Each group represents large numbers. In my group there are about 9,000. It's growing every day so I can't really keep a tab on it, but everyone is spreading that message, so it's going to grow rapidly. I know of several other groups. Some are 5,000, some are different numbers, but there are 18 of them. A 19th one joined this weekend. I was surprised that they would call me and express that, but it's really incredible how much groundswell there is over this issue. We represent a large majority of the citizens.

I know a lot of media have come out and said, "It's 50-50; it's this or it's that," and a lot of numbers have been thrown around, but we, as citizens, took the trouble to get the actual reports ourselves. There is 72% of suburban residential that is affected by this, that has been paying extremely high taxes for a very long time. They knew about that and they've waited a long time to get some kind of relief.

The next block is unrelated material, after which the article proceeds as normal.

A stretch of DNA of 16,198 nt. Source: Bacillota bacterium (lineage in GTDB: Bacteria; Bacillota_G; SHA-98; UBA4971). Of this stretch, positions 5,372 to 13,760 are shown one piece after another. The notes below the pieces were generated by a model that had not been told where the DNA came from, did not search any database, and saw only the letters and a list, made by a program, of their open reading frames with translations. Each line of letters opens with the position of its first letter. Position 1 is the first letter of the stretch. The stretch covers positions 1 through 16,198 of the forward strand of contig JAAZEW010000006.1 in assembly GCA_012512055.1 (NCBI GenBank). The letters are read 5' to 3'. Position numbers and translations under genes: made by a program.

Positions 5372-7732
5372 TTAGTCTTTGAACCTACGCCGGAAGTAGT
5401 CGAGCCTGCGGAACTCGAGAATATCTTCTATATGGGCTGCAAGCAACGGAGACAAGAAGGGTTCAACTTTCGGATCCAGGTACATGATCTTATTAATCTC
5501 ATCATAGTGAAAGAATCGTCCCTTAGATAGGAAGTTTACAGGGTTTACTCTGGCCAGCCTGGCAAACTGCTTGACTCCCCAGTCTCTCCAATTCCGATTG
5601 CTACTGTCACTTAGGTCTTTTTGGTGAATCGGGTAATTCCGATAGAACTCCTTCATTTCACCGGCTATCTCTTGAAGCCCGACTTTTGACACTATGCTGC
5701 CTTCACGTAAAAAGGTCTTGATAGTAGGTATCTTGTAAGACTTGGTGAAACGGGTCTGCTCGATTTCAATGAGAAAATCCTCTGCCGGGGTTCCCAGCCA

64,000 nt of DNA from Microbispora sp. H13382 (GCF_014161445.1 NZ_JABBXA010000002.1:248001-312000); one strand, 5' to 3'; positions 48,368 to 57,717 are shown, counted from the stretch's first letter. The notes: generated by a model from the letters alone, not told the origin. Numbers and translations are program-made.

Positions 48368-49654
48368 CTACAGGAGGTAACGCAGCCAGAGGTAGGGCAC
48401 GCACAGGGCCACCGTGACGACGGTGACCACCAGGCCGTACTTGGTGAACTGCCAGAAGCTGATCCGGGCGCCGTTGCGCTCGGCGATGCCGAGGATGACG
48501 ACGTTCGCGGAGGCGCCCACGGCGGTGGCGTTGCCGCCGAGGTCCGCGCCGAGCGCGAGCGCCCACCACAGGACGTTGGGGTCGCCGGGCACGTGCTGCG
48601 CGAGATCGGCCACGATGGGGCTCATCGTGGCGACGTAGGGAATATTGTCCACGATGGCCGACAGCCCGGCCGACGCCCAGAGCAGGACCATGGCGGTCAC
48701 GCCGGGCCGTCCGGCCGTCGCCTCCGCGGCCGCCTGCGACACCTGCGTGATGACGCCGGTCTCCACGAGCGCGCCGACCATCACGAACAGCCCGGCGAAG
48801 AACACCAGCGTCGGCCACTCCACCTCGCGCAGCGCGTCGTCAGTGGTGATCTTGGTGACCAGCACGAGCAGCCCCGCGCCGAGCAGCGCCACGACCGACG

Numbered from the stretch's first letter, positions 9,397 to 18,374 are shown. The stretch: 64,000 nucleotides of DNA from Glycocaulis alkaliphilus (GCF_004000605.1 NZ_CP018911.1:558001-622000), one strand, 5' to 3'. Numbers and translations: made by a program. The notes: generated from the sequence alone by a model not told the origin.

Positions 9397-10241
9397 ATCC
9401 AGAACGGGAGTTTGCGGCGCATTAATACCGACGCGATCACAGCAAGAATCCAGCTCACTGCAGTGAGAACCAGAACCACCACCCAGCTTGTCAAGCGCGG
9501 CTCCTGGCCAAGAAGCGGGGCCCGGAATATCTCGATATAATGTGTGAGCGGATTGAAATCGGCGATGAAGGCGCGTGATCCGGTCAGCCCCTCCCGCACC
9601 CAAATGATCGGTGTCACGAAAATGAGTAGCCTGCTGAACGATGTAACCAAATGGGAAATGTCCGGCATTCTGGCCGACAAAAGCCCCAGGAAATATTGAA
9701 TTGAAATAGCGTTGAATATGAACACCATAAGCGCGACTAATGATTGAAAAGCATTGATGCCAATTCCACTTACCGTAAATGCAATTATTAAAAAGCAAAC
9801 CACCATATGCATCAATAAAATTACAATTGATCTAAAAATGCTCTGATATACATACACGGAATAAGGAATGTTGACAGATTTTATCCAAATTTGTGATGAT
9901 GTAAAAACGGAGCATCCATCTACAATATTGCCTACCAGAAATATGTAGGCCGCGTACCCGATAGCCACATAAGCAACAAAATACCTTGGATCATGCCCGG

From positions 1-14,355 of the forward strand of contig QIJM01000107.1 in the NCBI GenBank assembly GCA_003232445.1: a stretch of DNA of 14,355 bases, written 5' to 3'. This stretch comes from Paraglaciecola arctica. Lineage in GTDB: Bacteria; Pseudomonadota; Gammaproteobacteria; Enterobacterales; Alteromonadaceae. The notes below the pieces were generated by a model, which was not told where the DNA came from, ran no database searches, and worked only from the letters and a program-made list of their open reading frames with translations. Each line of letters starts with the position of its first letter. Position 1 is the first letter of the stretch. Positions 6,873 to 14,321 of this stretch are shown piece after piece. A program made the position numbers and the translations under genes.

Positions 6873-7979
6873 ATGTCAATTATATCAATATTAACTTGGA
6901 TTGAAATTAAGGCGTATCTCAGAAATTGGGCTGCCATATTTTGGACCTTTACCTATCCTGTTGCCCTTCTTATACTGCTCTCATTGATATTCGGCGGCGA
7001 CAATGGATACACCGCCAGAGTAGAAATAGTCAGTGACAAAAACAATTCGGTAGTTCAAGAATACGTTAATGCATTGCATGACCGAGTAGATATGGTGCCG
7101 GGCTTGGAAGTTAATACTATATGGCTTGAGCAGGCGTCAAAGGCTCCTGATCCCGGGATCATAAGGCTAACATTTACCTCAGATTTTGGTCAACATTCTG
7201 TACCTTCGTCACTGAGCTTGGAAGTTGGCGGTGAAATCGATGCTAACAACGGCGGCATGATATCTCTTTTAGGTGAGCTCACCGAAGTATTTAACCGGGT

You'd go to your assessment office and they'd say: "You can't appeal this because of the vicinity clause. You're all paying high taxes, so you have to stay paying those high taxes." After trying that, they said: "Why don't you wait till next year? They're bringing in market value." People said: "That's a good idea. Then we'll try to wait for that." Up until about a month and a half ago they thought the process would work and this relief would come, but that didn't happen.

We're not satisfied with Metro's plan. I think that message has come from Toronto as well, but for a different reason. From our viewpoint, someone had better listen to our side. We've tried very hard to get our message out to the media and then they ask us: "Why didn't you come forward? Why didn't you say something?" We had press conferences. Different groups have tried. We put out extraordinarily informative things, and they suddenly say to you, "Well, we don't have to put it on the air." So we never had a voice.